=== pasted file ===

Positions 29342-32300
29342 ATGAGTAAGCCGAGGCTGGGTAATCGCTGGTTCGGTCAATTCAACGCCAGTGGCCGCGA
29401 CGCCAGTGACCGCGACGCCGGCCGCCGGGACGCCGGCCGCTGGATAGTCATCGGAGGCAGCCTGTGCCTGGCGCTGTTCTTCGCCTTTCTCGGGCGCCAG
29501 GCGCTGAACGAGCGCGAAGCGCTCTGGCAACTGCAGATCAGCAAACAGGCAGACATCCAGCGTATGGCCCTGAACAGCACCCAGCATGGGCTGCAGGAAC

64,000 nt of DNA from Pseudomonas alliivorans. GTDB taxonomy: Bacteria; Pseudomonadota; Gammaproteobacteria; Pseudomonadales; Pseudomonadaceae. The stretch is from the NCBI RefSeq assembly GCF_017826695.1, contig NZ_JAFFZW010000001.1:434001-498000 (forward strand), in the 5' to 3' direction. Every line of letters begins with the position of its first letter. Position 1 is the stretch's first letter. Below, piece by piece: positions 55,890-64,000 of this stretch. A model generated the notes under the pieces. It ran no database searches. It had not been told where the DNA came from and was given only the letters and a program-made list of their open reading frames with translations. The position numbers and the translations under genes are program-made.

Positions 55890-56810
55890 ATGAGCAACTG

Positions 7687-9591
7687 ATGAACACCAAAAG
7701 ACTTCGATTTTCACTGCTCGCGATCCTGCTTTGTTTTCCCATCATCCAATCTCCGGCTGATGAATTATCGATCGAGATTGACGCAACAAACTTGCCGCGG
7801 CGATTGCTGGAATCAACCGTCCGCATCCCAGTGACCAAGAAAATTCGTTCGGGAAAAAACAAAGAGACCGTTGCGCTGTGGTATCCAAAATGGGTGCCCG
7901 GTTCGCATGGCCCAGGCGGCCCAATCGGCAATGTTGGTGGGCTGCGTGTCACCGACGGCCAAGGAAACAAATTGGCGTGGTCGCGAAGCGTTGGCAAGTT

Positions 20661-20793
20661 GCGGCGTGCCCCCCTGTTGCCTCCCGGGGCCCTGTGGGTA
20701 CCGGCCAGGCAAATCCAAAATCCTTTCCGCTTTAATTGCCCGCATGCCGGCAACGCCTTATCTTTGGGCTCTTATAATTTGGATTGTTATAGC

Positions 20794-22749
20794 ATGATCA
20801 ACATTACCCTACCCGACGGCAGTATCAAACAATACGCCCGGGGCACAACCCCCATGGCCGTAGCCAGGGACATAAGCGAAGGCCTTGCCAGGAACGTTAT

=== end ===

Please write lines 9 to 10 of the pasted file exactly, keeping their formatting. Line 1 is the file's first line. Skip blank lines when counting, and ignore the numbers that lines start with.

7687 ATGAACACCAAAAG
7701 ACTTCGATTTTCACTGCTCGCGATCCTGCTTTGTTTTCCCATCATCCAATCTCCGGCTGATGAATTATCGATCGAGATTGACGCAACAAACTTGCCGCGG